RICHARD I. FINE
c/o Men\u2019s Central Jail
Prisoner ID # 1824367
441 Bauchet Street
Los Angeles, CA 90012
RICHARD ISAAC FINE
RESPONSE TO ORDER TO SHOW
CAUSE RE DISBARMENT FROM
THE U.S. DISTRICT COURT FOR
THE CENTRAL DISTRICT OF
The disbarment would be improper, as the disbarment in California was unconstitutional and void. A timely Petition For A Writ Of Certiorari was filed with the U.S. Supreme Court on June 11, 2009.
Such Petition shows that the words \u201cmoral turpitude\u201d in California Business and Professions Code \u00a7 6106 being applied to truthful pleadings filed in courts violates the First Amendment right of freedom of speech and the right to petition the government to redress a grievance. As such, California Business and Professions Code \u00a7 6106 is unconstitutional.
Most important, such Petition showed that the six justices of the California Supreme Court who denied Fine\u2019s Petition For Review, Motion To Strike the Notice of Disciplinary Charges, and motions to recuse themselves denied Fine due process by not recusing themselves. Four of them had received illegal payments from counties while sitting as Superior Court judges and were then given retroactive immunity for such acts from criminal prosecution, civil liability and discipline by Senate Bill SBx2 11 enacted February 20, 2009, as
Fine was disbarred on the single charge of \u201cmoral turpitude\u201d for filing pleadings in courts. Two pleadings were Federal civil rights lawsuits showing that the payments from Los Angeles County to Los Angeles County Superior Court judges violated Article VI, \u00a7 19, of the California Constitution. This position has been upheld in the case ofSturgeon v. County of
California Supreme Court denied review in the disbarment case. The California Supreme Court knew from the ruling inSturgeon, supra, that Fine\u2019s actions were not only protected under the First Amendment, but that Fine was also correct on the substantive law in his pleadings. They also knew from the history of the case that Fine had been severely denied due process by the State Bar Court. In particular, Fine had been found \u201cnot guilty\u201d on three counts of making false statements in pleadings by the State Bar Hearing Judge. These were the only charges of such conduct. The State Bar did not appeal such Finding.
Despite this non-appeal, the State Bar Review Department, without notice and in violation of State Bar Rule of Procedure 305, reversed the Hearing Department on these counts. This was also a denial of due process.
Additionally, the State Bar stated in its responsive brief on review, in responding to Fine\u2019s First Amendment argument that the entire State Bar case consisted of pleadings filed in courts, that it was not prosecuting Fine for the content of his statements, his speech or his rhetoric. This left nothing in the case.
The State Bar Court Review Department found Fine \u201cguilty\u201d of \u201cmoral turpitude\u201d for filing truthful pleadings in courts which were correct under the law (except where they violated due process as shown above). The California Supreme Court denied review, with full knowledge of these actions.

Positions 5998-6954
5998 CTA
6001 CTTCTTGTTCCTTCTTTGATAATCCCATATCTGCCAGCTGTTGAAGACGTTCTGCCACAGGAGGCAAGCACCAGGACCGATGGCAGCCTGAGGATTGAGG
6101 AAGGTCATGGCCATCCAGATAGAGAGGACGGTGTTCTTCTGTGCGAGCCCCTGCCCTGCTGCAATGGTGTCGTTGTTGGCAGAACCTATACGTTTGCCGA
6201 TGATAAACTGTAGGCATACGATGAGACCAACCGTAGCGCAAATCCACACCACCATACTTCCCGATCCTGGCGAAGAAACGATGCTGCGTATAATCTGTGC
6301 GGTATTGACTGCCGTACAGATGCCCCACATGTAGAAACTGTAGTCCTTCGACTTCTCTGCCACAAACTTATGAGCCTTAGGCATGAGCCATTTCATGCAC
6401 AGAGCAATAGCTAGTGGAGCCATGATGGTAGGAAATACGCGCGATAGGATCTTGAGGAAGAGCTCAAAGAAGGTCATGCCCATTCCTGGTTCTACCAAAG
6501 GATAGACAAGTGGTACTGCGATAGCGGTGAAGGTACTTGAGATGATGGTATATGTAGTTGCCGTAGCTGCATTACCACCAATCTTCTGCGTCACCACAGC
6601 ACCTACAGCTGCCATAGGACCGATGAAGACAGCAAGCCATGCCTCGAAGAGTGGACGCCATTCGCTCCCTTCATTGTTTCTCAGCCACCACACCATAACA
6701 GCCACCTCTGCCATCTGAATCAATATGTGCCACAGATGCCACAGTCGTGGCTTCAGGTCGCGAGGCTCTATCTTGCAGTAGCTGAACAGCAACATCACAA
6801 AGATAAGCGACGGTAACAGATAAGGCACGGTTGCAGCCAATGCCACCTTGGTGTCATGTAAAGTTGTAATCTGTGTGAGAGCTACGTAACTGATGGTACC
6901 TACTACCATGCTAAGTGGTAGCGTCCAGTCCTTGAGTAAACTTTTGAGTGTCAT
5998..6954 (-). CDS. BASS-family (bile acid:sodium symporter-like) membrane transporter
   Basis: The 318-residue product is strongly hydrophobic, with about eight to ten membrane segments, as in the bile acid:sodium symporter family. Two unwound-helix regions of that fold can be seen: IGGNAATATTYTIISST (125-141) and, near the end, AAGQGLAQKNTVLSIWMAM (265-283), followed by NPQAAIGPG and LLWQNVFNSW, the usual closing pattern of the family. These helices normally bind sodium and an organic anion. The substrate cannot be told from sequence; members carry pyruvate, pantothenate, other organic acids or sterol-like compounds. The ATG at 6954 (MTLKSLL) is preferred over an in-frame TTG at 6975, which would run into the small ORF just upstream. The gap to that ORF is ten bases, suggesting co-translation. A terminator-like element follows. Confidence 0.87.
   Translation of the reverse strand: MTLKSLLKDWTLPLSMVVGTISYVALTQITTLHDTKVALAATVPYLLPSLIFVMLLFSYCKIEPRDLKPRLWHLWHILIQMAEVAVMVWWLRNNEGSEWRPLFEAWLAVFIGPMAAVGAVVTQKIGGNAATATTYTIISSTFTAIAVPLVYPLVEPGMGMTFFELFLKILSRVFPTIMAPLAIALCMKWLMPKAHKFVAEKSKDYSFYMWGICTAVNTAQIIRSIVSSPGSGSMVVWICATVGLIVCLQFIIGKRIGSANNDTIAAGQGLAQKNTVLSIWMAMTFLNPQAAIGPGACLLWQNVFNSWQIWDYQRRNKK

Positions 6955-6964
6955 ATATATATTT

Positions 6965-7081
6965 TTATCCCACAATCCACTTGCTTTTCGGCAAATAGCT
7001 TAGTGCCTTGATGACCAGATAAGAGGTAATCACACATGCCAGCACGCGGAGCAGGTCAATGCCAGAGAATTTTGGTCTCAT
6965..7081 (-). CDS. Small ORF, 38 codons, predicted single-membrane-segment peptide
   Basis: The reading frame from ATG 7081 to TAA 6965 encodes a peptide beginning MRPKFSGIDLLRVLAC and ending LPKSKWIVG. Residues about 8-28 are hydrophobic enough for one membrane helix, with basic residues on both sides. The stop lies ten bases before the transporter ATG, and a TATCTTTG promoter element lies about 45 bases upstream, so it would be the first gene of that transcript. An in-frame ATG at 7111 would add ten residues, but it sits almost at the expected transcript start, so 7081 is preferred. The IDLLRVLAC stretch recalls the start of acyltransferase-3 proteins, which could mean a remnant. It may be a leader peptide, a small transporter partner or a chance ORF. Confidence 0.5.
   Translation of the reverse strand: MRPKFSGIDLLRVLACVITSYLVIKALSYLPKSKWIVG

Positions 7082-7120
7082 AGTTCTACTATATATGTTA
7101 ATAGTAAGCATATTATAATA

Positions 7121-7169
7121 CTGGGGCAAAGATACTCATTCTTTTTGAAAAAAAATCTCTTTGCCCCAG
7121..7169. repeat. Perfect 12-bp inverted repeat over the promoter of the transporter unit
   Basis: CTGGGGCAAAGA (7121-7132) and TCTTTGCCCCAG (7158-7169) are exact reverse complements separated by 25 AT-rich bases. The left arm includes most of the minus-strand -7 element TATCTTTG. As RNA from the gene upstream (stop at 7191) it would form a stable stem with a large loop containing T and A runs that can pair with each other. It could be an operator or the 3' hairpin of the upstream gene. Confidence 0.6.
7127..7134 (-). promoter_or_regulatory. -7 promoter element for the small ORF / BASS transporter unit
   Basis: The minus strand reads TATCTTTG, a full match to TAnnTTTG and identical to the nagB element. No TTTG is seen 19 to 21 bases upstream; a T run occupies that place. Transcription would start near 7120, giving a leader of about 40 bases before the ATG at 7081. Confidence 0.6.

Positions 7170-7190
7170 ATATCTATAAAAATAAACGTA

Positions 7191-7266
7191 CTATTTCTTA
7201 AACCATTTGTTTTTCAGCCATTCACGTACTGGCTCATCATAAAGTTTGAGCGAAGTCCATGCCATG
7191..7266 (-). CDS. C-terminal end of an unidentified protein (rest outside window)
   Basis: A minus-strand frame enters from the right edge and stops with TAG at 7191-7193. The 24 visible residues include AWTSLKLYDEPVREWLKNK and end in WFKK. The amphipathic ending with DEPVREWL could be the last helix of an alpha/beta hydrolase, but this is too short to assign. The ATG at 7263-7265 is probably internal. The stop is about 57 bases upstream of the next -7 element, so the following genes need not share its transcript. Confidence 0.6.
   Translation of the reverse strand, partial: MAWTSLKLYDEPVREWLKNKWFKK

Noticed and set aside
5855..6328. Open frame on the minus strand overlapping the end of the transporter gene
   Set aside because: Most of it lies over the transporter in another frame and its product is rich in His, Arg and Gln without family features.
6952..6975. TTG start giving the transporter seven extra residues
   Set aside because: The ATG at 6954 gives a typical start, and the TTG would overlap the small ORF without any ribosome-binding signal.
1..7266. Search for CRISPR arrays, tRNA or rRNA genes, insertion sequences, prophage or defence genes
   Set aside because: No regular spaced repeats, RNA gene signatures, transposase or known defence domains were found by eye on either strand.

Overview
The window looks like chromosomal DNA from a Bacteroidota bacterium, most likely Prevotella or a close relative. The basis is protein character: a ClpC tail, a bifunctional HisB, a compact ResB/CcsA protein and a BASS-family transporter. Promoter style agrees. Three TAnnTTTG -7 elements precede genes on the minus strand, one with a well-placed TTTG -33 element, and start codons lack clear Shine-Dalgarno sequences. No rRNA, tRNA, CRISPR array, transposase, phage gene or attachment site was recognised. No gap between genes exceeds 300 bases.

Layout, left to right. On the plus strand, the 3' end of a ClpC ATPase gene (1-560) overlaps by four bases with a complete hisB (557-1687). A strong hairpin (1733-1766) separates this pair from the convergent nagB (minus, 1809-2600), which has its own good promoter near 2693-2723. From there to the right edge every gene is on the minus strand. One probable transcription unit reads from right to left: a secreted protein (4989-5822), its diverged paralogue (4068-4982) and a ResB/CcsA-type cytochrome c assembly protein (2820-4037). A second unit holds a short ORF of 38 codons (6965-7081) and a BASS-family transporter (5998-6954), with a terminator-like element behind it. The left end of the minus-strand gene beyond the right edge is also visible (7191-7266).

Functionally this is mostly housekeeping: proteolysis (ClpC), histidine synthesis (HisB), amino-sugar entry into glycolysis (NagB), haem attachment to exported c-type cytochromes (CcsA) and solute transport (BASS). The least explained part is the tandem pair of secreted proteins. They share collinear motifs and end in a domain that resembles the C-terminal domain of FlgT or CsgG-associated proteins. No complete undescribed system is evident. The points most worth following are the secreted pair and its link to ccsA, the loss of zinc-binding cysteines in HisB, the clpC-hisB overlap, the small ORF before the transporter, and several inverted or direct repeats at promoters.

In addition to the above, further reasons mandate that the U.S. District Court not disbar Fine. The case of Fine v. State Bar of California, et al, Case No. CV-08-2906 JFW (CW), is still before the District Court with a Motion To Set Aside the judgment. The case was filed in
The complaint sought a declaration that California Business and Professions Code \u00a7 6106\u2019s words \u201cmoral turpitude\u201d were unconstitutional as they applied to pleadings filed in courts as the statute in addition contained the words \u201cdishonesty\u201d and \u201ccorrupt\u201d, that California Business and Professions Code Section 6007(c)(4) was unconstitutional due to lack of notice, and to enjoin defendants from disbarring Fine.
After a number of months without a ruling, Fine filed an ex parte application for a temporary restraining order and a motion for a preliminary injunction to declare the statutes unconstitutional and to enjoin the defendants from disbarring Fine.
The defendants responded that they would give their opposition in their opposition to the motion for the preliminary injunction. They never filed an opposition to the motion for a preliminary injunction.
Approximately ten months after the Motion To Dismiss was filed, the Magistrate Judge recommended, and the Judge ordered, over Fine\u2019s objection, that the Court abstain. This was done despite the fact that the State Bar case was over and no reason for abstention existed.
The six California Supreme Court justices who denied review should have recused themselves. In addition, due process was denied when the Hearing Department Judge did not recuse himself for being on the Board of Governors of a charity, with a representative of Los Angeles County, that received $30,000 from Los Angeles County while he was deciding Fine\u2019s disbarment case and holding that acts of filing the two Federal civil rights cases against Los Angeles County for making illegal payments to Los Angeles Superior Court judges was \u201cmoral turpitude\u201d.
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